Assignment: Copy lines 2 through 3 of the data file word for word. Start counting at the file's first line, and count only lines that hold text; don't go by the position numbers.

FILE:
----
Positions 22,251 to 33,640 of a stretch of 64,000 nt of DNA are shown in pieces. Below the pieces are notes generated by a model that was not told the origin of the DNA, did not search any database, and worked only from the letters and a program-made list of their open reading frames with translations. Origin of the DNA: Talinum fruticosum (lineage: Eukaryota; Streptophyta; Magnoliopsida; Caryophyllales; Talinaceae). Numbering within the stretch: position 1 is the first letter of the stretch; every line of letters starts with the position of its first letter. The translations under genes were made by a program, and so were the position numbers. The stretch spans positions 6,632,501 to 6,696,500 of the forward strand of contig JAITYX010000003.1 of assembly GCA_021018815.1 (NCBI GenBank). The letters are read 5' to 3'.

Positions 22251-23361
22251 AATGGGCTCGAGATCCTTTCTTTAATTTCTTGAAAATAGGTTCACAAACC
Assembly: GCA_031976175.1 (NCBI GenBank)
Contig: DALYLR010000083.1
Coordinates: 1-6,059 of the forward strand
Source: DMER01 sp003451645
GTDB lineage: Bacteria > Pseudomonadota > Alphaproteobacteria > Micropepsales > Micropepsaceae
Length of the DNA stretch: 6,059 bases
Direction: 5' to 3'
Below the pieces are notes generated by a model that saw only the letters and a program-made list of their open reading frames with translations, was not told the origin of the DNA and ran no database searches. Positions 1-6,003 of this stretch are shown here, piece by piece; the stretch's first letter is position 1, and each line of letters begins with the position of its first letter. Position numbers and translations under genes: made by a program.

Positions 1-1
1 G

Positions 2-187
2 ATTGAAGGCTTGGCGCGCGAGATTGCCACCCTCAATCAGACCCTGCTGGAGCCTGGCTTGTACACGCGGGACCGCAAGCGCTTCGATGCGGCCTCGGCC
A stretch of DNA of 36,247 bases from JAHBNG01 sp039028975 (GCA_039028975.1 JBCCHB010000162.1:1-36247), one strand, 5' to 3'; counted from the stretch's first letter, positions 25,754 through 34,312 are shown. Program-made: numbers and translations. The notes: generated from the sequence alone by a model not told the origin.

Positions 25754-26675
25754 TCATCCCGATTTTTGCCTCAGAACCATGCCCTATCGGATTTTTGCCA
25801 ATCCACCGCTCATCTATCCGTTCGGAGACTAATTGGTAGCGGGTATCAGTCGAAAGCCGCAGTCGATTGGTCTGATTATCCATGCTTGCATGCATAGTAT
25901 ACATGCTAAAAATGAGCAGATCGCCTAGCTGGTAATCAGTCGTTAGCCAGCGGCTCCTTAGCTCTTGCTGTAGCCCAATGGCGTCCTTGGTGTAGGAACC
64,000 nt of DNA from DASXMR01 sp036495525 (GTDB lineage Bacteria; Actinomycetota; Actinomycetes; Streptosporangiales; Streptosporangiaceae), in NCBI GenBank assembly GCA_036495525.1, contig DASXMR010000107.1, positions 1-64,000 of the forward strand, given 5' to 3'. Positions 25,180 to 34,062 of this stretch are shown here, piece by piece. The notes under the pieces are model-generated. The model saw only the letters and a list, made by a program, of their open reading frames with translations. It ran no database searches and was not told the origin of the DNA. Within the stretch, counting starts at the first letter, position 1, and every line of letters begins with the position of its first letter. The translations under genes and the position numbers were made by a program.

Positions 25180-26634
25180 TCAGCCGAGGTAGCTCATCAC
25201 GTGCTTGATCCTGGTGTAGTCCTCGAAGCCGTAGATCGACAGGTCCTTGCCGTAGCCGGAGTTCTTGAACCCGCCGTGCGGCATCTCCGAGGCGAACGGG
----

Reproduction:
Positions 22251-23361
22251 AATGGGCTCGAGATCCTTTCTTTAATTTCTTGAAAATAGGTTCACAAACC